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IdentifierCreatedClassificationOrigin
04MUSCAT2160 2004-12-13 07:56:00 UNCLASSIFIED//FOR OFFICIAL USE ONLY Embassy Muscat
Cable title:  

CHALLENGE FOR NEW JOURNALISTS ASSOCIATION:

Tags:   PHUM SOCI AORC PGOV MU 
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					  UNCLAS SECTION 01 OF 02 MUSCAT 002160 

SIPDIS

SENSITIVE

NEA/ARPI, DRL/CRA (DDOLAN), DRL/PHD, NEA/PPD, NEA/PI

E.O. 12958: N/A
TAGS: PHUM SOCI AORC PGOV MU
SUBJECT: CHALLENGE FOR NEW JOURNALISTS ASSOCIATION:

-------
SUMMARY
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1. (U) The Ministry of Social Development has approved the
registration of Oman's first journalism association. Under
the purview of the Ministry of Information (MOI), the
association has been received with considerable skepticism by
journalists. Its purpose is to strengthen recognition and
respect of Omani journalists abroad, as well as to provide
training seminars and advocacy services at home. The
association will be formally launched in March by its new
chairman and close MOI ally, Ali bin Khalfan al-Jabri. End
summary.



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BIG HELP OR BIG BROTHER?


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2. (U) On November 22, the Ministry of Social Development
approved the registration application of Oman's first
journalists' association. The Omani Journalist Association
(OJA), which took 2 years to win government approval, is
currently headed by Ali bin Khalfan al-Jabri, a close friend
and associate of Information Minister Hamad al-Rashdi. In a
meeting on December 6 with PAO and Poloff, al-Jabri said that
the formation of the OJA is a necessary step to promote the
professional recognition and integrity of Omani journalists
abroad, as well as to advocate on behalf of journalists in
Oman. To illustrate his point, Al-Jabri said that the
association had already been contacted about assisting an
unnamed Omani journalist who was having problems with a local
paper. The 12 appointed members of the board of directors
meet weekly to discuss the OJA's course of action now that it
has been approved. Issues include where to site its offices,
establishing sustainable funding and membership, and
publishing the OJA's mission and objectives.



3. (U) Mr. al-Jabri, in conjunction with his Marketing
Manager Al-Wadhah al-Mawali, said that there has been
considerable interest in the development of the organization
and that its activities are being closely watched by
"others." The association has also received calls from
journalists, students, and teachers interested in obtaining
membership. Al-Jabri said that while the details of
membership costs and privileges are not yet determined,
membership will be available to students, professors, and all
journalists working in Oman. With the grand launch in March,
the OJA expects a significant increase from its current
membership of fifty. In an effort to grow regionally,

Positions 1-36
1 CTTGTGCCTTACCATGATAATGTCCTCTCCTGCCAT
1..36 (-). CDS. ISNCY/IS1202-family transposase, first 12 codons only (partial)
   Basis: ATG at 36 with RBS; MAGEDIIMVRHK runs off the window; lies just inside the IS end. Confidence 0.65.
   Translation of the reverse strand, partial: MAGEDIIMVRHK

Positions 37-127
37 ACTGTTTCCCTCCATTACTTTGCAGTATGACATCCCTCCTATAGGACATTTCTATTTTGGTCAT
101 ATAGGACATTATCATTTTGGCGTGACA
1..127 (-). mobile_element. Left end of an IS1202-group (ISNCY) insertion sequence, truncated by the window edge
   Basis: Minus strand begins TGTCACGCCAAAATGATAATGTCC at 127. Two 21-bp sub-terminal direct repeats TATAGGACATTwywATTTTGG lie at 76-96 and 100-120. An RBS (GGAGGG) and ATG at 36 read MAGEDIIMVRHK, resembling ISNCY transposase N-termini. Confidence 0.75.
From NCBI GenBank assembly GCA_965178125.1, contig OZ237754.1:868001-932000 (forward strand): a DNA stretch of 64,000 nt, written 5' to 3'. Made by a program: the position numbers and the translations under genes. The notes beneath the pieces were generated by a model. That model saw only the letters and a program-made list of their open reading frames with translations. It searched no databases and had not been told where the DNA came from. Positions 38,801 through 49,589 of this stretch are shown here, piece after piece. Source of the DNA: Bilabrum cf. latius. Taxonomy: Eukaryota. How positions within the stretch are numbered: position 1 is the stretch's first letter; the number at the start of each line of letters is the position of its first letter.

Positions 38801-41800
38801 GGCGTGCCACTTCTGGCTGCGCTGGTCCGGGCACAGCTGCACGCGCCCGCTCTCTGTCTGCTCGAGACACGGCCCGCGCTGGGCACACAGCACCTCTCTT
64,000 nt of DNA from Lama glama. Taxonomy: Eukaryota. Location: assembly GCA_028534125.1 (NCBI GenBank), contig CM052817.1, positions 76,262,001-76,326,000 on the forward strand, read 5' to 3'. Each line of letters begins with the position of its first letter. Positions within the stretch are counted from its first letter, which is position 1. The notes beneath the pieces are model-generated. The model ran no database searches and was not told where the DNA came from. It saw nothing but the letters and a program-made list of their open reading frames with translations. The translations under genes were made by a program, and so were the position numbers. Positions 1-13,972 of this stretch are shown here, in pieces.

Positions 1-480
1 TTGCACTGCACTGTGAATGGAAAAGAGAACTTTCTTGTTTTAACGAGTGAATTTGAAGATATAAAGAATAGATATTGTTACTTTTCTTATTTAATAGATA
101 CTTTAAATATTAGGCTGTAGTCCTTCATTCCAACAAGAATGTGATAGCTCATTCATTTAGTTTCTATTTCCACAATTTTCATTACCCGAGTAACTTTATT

al-Jabri said that the OJA hopes to work with Egyptian and
Kuwaiti journalists' associations as well as reach out to
membership in larger international journalists' organizations.



4. (U) In an interview with a UAE newspaper, former IV
participant and journalist Rafia Salman Al Talei opined that
the association was "toothless" and charged that "none of the
so-called NGOs here are working independently and the latest
association will be another such institution. . . it has
taken more than three years for the government to accept a
request to register (it). . . it won't be an independent
body."



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COMMENT: HORNS OF A DILEMMA


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5. (SBU) The OJA faces the unenviable challenge of trying to
fulfill two widely divergent aspirations. To the government,
and under Omani law, the association is supposed to
facilitate communication between the Information Ministry and
the journalistic profession (primarily from the former to the
latter), and be a "non-governmental" representative of Oman
at international fora. Journalists, however, want an
association that can win them greater independence. The
degree to which the OJA can appease both perspectives will
likely determine how enduring and meaningful the association
will be.



6. (SBU) The appointment of al-Jabri, a well-known government
newscaster and close, personal friend of the Minister of
Information has gotten OJA off to bad start with journalists.
Several sources termed al-Jabri the Minister's "personal
bidder." Al-Jabri counters these criticisms by reminding
journalists that a new board of directors will be elected by
members next year.



7. (SBU) Contributors to Oman's Internet message board
Al-Sabla are also less than inspired by the association's
promises, suggesting instead that the formation of the OJA is
"just for show" as the Omani press attempts to counter recent
complaints of censorship and journalist bans. Journalists
also argue that an association at the beck-and-call of the
Ministry of Information is simply another mechanism of
controlling the press, rather than advocating on its behalf.
BALTIMORE